Financial Data
Updated 21 Feb 2020


EME and QSE automatic level 1 and 2 recognition – Part 2

Following on from part one published last month; as your business becomes BBBEE compliant, the business will grow. As such, once the R50 million turnover threshold is met, it is important for your organisation to have a strategy in place that can be implemented to become fully compliant with all elements. 


Nicolene Schoeman-Louw, 05 April 2017  Share  0 comments  Print


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We often describe BBBEE compliance, as EME or QSEs, only during the first phase in the strategic planning process. But, it is of the utmost importance that a phase two be discussed and implemented as soon as the first phase or structure has been concluded.

If this is not done, compliance may not only prove to be impossible on short notice, but may also prove to be extremely costly. Imagine this – not having enough time to implement the strategies to ensure compliance and as a result having a reduced recognition level for the next financial year. This could impact revenue streams, not to mention the increased costs resulting from the short notice of compliance.

It goes without saying that we strongly advise against incomplete, short-sighted and any ‘short cut solution’ planning. Most notably, because it could constitute a fronting practice.

Related: Why EMEs and GSEs automatically qualify for level 1 and 2 recognition

What is Fronting?

“A ‘fronting practice’ means a transaction, arrangement or otheract or conduct that directly or indirectly undermines or frustrates the achievement of the objectives of this Act or the implementation of any of the provisions of this Act, - including but not limited to practices in connection with a BBBEE initiative - 

  1. in terms of which black persons who are appointed to an enterprise arediscouraged or inhibited from substantially participating in the core activitiesof that enterprise;
  2. in terms of which theeconomic benefitsreceived as a result of the broad-based black economic empowerment status of an enterprisedo not flow to black people in the ratio specified in the relevant legal documentation;
  3. involving theconclusion of a legal relationshipwith a black person for the purpose of that enterprise achieving a certain level of broad-based black economic empowerment compliancewithout granting that black person the economic benefitsthat would reasonably be expected to be associated with the status or position held by that black person; or
  4. involving theconclusion of an agreement with another enterprisein order to achieve or enhance broad-based black economic empowerment status in circumstances in which —
    1. there aresignificant limitations, whether implicit or explicit, on theidentity of suppliers, service providers, clients or customers;
    2. the maintenance of business operations isreasonably considered to beimprobable, having regard to the resources available;
    3. the terms and conditions were not negotiated at arm’s length and on a fair and reasonable basis.”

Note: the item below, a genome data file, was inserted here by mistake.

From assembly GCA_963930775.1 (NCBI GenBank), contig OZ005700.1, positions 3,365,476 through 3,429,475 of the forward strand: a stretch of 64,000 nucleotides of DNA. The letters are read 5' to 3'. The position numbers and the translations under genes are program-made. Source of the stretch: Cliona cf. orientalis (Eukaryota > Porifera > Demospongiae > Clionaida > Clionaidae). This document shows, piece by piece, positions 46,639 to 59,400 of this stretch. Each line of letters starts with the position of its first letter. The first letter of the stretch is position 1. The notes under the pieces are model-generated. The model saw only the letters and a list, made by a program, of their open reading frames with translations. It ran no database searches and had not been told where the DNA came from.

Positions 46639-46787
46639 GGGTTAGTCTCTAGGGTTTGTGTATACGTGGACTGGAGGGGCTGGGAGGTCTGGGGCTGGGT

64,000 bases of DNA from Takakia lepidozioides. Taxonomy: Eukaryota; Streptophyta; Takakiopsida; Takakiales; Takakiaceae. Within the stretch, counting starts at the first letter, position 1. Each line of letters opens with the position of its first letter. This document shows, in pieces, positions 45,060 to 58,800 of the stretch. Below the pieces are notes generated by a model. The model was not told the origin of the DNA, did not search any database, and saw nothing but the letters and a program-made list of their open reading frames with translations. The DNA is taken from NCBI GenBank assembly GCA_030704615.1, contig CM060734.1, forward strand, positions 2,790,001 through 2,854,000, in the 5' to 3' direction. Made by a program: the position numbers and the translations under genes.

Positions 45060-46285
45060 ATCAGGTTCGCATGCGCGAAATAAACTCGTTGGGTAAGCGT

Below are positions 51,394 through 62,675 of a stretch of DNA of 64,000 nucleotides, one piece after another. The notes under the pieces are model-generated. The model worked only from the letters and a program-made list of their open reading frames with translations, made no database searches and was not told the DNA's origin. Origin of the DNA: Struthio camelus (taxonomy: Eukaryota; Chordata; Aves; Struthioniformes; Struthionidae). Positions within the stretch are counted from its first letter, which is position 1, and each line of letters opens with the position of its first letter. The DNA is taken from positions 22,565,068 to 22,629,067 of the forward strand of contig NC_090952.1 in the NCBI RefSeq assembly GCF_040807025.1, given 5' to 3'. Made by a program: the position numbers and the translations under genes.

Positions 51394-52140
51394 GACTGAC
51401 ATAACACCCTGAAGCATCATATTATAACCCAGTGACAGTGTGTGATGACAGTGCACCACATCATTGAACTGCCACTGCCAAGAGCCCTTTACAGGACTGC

From the above it is clear that the definition of fronting has not only been codified, but also elaborated, to not only outlaw transactions in clear contravention with individuals, but also agreements with other entities. In addition, it also includes any transaction, arrangement, or other conduct that undermines the achievement of the objectives of the BBBEE Act.

This definition has not yet been tested by the courts and may be refined over time. Notwithstanding this, we recommend that clients do not engage in fronting and that a conservative approach strictly in accordance with the BBBEE Act is followed in order to comply and avoid fronting.

Related: The revised B-BBEE codes

Penalties for fronting practices

According to Fin24, the penalty for fronting is a fine or a maximum of 10-years imprisonment, or both. In addition, if a person so convicted is not a natural person, the court may restrict all members, directors or shareholders who participated in the fronting.

Further, “A person convicted of fronting will also be disqualified from contracting or transacting with any organ of state or public entity for a period of ten years.”

The ramifications of engaging in fronting may therefore not only tarnish your reputation but may completely cripple your business.

Why follow the rules

BBBEE compliance should not be treated as a compliance box needing to be ticked off. If it is approached in this way, businesses, in my view, do not only run the risk of the compliance and associated recognition level being short-lived, but also run the risk of being guilty of a fronting practice.

In simple terms – don’t take any short cuts. If it is too good to be true, it usually is. Rather seek advice from a specialist professional and make compliance part of your overall 

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About the author


Nicolene Schoeman-Louw

Nicolene Schoeman – Louw is an admitted attorney of the High Court of South Africa, as well as being a Conveyancer, Notary Public and Mediator. She is the Managing Director of Schoemanlaw Inc Attorneys, Conveyancers and Notaries Public (Schoemanlaw Inc Attorneys) in Cape Town. Visit www.schoemanlaw.co.za for more information or email [email protected]

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